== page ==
Legislative Assembly for the ACT: 2010 Week 08 Hansard (Wednesday, 18 August 2010) . . Page.. 3483 ..
(f) that the ACT has the highest proportion of any jurisdiction of students who attend non-government schools;
(g) that removal of funding for non-government schools, as proposed by the Australian Greens, would put immediate and significant pressure on parents and the public school system in the ACT;
(h) the policy of the Australian Greens Party to lower childcare carer to child ratios to one to three, from the one to four ratio that will come into affect from 2012;
(i) the immediate and significant impact this would have on childcare fees;
(j) that around 80 per cent of childcare in the ACT is provided by the community sector;
(k) the difficulties:
(i) faced by childcare operators, particularly those who are community based, to attract and retain suitably qualified staff; and
(ii) already faced by parents to find suitable care for their children at an affordable price; and
(2) condemns the Australian Greens Party for their irresponsible policies which would have a significant financial impact on Canberra families.
Mr Rattenbury interjecting—
MR SESELJA: I have already had an interjection from Mr Rattenbury before I have started. He does not think the Greens will get a mention in this speech. Well, I will try not to disappoint him. I will mention the Greens. But this is about cost of living pressures. That is the fundamental point that we want to talk about today. We want to talk about cost of living pressures on Canberra families and the kind of extra cost of living pressures that would come from the Greens having the balance of power in the federal Senate.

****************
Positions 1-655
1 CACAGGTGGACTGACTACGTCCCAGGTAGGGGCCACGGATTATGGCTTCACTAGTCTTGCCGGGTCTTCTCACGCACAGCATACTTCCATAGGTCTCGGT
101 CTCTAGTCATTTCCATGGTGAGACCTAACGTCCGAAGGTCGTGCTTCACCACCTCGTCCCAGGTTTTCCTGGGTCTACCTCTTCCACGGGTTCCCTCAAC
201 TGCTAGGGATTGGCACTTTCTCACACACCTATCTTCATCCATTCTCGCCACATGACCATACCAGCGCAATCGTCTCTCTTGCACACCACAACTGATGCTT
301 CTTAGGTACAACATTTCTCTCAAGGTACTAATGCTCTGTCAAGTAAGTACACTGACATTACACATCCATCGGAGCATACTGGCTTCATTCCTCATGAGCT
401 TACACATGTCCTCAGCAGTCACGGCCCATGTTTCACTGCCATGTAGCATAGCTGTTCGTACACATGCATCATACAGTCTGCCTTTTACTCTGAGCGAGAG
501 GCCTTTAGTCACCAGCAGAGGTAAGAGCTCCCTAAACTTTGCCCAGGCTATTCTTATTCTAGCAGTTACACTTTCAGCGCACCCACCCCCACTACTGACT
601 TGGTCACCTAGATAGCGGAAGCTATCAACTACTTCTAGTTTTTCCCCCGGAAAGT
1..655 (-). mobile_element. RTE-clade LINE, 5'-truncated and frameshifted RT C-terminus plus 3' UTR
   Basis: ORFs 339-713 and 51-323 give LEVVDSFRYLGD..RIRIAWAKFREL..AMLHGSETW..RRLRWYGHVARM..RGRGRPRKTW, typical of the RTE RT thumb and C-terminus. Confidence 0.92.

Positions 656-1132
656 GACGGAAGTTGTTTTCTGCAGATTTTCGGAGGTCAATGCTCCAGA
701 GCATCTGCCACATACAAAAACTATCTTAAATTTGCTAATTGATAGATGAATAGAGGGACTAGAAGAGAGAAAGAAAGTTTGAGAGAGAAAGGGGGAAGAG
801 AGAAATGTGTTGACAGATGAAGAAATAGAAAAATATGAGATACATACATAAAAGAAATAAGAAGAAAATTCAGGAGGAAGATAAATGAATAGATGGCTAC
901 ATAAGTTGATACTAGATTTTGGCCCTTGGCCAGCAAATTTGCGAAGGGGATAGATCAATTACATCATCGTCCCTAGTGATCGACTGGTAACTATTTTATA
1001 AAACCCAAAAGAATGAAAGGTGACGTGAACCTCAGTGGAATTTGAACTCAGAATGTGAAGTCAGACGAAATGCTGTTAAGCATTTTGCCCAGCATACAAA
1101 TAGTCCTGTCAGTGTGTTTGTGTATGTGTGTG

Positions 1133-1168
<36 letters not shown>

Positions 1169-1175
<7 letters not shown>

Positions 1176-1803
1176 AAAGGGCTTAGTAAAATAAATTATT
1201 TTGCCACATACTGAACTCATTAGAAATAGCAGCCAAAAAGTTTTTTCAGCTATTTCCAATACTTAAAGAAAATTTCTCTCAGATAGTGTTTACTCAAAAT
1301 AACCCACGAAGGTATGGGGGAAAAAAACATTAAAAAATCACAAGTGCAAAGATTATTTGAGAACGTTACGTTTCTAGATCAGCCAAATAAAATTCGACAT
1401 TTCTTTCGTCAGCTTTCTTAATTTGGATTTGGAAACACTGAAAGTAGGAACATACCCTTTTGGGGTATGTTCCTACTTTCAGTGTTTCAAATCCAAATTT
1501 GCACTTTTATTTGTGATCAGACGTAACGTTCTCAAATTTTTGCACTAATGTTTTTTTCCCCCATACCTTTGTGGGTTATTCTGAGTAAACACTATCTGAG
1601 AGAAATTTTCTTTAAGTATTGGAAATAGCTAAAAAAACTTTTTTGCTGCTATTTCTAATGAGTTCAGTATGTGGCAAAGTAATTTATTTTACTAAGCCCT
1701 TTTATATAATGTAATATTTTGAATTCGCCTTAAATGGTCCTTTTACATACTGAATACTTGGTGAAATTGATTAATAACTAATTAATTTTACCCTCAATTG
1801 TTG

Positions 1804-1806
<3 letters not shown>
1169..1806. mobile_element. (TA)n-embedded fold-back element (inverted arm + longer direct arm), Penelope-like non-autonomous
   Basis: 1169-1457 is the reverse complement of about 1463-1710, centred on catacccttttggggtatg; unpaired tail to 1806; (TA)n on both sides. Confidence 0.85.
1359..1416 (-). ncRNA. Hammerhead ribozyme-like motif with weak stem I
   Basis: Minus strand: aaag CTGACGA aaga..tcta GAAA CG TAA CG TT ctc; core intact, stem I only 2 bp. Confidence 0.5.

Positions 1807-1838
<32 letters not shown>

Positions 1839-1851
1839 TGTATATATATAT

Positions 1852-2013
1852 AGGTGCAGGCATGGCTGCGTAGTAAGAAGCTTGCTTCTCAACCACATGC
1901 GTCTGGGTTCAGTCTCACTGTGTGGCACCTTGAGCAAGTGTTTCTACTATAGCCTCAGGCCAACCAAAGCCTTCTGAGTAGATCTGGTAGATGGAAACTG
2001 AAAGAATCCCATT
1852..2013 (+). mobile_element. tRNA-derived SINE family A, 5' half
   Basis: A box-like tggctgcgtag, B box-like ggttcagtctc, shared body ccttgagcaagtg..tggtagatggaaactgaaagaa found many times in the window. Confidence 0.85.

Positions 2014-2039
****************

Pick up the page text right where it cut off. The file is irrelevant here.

There is no doubt about that, and we will simply talk about the Greens’ policies that are on their website and continue to be on their website—their actual policies. This is not our interpretation of their policies. It is not us manufacturing a report that someone may have written five or 10 years ago and trying to apply it to their policies. No, this is what their policies actually say. We will actually go to the cost of living pressures.
There is no doubt that there are serious cost of living pressures for many Canberrans. We often hear how Canberrans earn higher than average incomes, and that is true, but we also have a lot of expenses that are higher than average. We have higher than average childcare costs, higher than average costs of housing and higher than average rents. So on the one hand we get better incomes than the rest of the country but there is no doubt that, on the other hand, Canberra is an expensive place to live for many